"Windows Live OneCare includes such a tool "

Interesting. Here on /. , of all places, you can expect readers to be using almost any OS that's out there. But yet you assume the parent is using Windows.

Let me be the first to say... (0)

Anonymous Coward | more than 7 years ago | (#16025704)

HA HA! Both HD-DVD & Sony can take their formats that they're trying to shove down our throats, and shove them up their rear instead.

DVDs are plenty good for me, and I suspect they are plenty good enough for the vast majority of users. I don't think that the tv is important enough to most pople to set aside enough money for one that is capable of displaying a movie any better than a regular DVD player can, let alone paying the premium that is currently being charged for the players.

No selling points (2, Informative)

mugnyte (203225) | more than 7 years ago | (#16025732)

There's no guarantee that you're decoding to full res, that your player WILL EVER be able to decode to full res, that full res is even WORTH watching, and that you ever really OWN the content you bought.

  Why would anyone buy this stuff? There's few positive selling points about it. Movies are on DVD for as long as anyone can foresee, and computers can record on these formats and play on setops. What are the market-accepted details for the new formats? Nobody can decide.

  Peh, I'd love to see the capacities go up, but DRM fouled both these formats. Nobody's going to wipe the stink off them, and so we must let them die. Perhaps a company will simply go for capacity and format without mucking around with anything else.

The Mess (4, Insightful)

in2mind (988476) | more than 7 years ago | (#16025735)

Neither format is selling well or at the level I had expected. I had expected early adopters to step up and other retailers have had the same experience

Yea.Early adopter.They expect them to buy a player each - One to play HD-DVD;Another to play Blu-Ray; And then they will keep the user guessing as to which one will become the standard.

They created the confusion.They are paying for it.Why should consumers too?

Too much confusion (3, Insightful)

Russ Nelson (33911) | more than 7 years ago | (#16025741)

Consumers have a tendency to stay away from confusing markets. Nobody wants to buy something only to find out that they "got ripped off".

Hybrids may be the only real winner (5, Insightful)

elrous0 (869638) | more than 7 years ago | (#16025749)

If the PS3 fails to ignite blu-ray sales, Sony is going to have to back down and start licensing the blu-ray technology to manufacturers of hybrids (Samsung was originally contemplating [dlmag.com] such a player, but rumor is that Sony refused to licensed blu-ray in a hybrid player, which is already leading to some legal headaches [geekyblogs.com] ).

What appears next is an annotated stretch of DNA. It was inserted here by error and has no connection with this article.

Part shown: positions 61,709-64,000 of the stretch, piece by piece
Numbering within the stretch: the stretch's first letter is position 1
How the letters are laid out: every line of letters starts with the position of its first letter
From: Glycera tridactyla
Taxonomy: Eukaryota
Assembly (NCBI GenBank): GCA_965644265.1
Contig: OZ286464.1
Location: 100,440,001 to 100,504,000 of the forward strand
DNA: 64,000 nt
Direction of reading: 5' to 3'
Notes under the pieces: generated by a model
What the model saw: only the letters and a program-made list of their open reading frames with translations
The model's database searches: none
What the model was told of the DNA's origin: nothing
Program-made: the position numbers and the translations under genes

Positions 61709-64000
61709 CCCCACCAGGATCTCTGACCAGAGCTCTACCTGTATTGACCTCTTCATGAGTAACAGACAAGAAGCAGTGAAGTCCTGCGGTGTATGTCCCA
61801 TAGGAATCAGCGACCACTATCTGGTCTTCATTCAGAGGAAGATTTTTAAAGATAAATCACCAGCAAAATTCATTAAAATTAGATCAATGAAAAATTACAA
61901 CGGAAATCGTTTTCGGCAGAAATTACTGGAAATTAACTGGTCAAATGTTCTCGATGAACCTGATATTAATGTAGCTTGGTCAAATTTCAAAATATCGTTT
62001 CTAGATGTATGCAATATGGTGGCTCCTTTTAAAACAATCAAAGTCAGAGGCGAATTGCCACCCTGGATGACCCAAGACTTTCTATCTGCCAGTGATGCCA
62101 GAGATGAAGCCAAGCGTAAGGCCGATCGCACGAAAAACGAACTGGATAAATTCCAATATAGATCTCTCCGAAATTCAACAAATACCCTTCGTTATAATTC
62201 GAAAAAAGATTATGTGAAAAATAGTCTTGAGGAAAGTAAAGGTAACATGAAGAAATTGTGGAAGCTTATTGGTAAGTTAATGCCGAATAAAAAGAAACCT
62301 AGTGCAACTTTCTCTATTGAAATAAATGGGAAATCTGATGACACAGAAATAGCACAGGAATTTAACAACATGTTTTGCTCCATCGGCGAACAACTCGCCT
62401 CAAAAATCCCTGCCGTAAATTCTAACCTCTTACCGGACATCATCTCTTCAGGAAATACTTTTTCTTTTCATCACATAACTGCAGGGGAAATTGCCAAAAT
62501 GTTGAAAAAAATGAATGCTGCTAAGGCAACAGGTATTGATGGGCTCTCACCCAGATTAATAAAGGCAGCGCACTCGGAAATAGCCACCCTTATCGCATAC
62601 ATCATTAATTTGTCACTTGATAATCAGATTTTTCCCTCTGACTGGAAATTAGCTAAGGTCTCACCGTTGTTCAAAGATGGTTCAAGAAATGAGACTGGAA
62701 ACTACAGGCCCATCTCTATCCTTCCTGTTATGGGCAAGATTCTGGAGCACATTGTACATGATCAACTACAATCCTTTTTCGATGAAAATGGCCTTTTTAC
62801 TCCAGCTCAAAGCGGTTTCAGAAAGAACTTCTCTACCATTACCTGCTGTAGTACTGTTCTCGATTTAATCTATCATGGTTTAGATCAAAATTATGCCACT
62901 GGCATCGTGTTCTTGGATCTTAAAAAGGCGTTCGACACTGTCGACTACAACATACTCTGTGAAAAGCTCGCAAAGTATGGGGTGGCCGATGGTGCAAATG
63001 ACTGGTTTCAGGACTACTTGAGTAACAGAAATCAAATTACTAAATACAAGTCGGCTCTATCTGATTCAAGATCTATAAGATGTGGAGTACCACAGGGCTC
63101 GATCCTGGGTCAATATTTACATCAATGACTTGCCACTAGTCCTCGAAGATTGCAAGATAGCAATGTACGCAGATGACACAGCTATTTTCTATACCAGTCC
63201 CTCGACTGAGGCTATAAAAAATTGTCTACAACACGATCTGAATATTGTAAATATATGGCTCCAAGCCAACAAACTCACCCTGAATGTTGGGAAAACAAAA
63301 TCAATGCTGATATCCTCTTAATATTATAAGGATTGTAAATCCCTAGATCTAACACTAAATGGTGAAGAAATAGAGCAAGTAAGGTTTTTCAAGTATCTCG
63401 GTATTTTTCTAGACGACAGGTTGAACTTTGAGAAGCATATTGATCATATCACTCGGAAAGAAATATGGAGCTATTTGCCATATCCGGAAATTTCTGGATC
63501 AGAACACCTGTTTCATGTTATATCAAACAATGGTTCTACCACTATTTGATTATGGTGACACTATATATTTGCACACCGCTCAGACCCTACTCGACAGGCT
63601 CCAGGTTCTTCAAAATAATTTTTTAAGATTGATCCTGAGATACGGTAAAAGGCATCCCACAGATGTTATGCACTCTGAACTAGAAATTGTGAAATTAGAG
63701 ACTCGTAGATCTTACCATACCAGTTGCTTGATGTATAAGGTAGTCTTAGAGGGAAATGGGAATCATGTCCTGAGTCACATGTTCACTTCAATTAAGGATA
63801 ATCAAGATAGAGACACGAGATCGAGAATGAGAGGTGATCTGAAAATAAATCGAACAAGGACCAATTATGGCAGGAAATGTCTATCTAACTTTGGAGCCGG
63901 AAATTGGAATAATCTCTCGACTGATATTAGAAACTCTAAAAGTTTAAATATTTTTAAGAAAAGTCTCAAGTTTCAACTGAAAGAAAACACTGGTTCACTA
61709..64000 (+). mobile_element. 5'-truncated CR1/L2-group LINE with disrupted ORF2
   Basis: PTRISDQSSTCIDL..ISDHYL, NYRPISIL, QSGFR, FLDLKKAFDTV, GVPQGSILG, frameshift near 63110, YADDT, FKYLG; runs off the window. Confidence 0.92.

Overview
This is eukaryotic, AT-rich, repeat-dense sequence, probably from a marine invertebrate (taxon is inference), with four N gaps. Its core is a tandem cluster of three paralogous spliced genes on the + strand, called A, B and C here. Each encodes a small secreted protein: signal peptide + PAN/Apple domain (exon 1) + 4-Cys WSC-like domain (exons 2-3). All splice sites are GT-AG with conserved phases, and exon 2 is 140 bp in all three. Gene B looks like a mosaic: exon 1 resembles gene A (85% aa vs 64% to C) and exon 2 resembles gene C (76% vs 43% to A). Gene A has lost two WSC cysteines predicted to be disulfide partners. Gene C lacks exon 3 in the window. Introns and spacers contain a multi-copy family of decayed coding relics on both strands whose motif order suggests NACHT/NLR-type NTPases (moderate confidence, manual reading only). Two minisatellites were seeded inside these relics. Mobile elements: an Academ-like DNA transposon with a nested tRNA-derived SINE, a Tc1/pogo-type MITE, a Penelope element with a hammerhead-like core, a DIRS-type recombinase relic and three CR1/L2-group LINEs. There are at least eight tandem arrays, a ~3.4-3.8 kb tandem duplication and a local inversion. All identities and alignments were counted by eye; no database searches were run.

Sony are control freaks and absolutely obsessed with their own proprietary formats (no matter how many times this has burned them). But if they don't blink on this one, it could take BOTH formats down.

-Eric

Re:Hybrids may be the only real winner (5, Insightful)

cptgrudge (177113) | more than 7 years ago | (#16025795)

But if they don't blink on this one, it could take BOTH formats down.

I don't see any problem. Keep your fingers crossed.

Re:Hybrids may be the only real winner (2, Interesting)

Xugumad (39311) | more than 7 years ago | (#16026027)

The post's marked funny, but no, seriously, if both formats flop, it isn't a big issue. Upscaled DVDs are just fine for me, thanks, and I imagine a lot of other people too. Not only that, but I'd be amazed if they don't try the launch again a few more years down the line, hopefully with better formats...

Heck, we may never see another format like DVD, HD-DVD and Blu-Ray, because we'll all download movies over ultra fast broadband, but I'm a believe it when I see it kinda guy on that front.

Re:Hybrids may be the only real winner (2, Informative)

WillAffleckUW (858324) | more than 7 years ago | (#16025949)

If the PS3 fails to ignite blu-ray sales, Sony is going to have to back down and start licensing the blu-ray technology to manufacturers of hybrids

They've already been forced to license it in China, due to widescale piracy of the tech. At least, according to Fortune [fortune.com] and the Wall Street Journal [wsj.com] . Showed up in an interview with the Scottish CEO of Sony and then followup articles in the WSJ.

Re:Hybrids may be the only real winner (2, Interesting)

Lord Apathy (584315) | more than 7 years ago | (#16026025)

I think sony is going to get handed their ass on this one. Sony doesn't have a good track record when trying to release a competing standard. Betamax vs. VHS anyone? PSP against the Nintendo DS? From what I read most of the DVD manufacturing companies would rather go with HD-DVD than BR. because they don't have to reduce their manufacturing lines. They can just up grade the equipment that they make DVD's on. Where with BR they will have to buy all new equipment, buy it from Sony that is.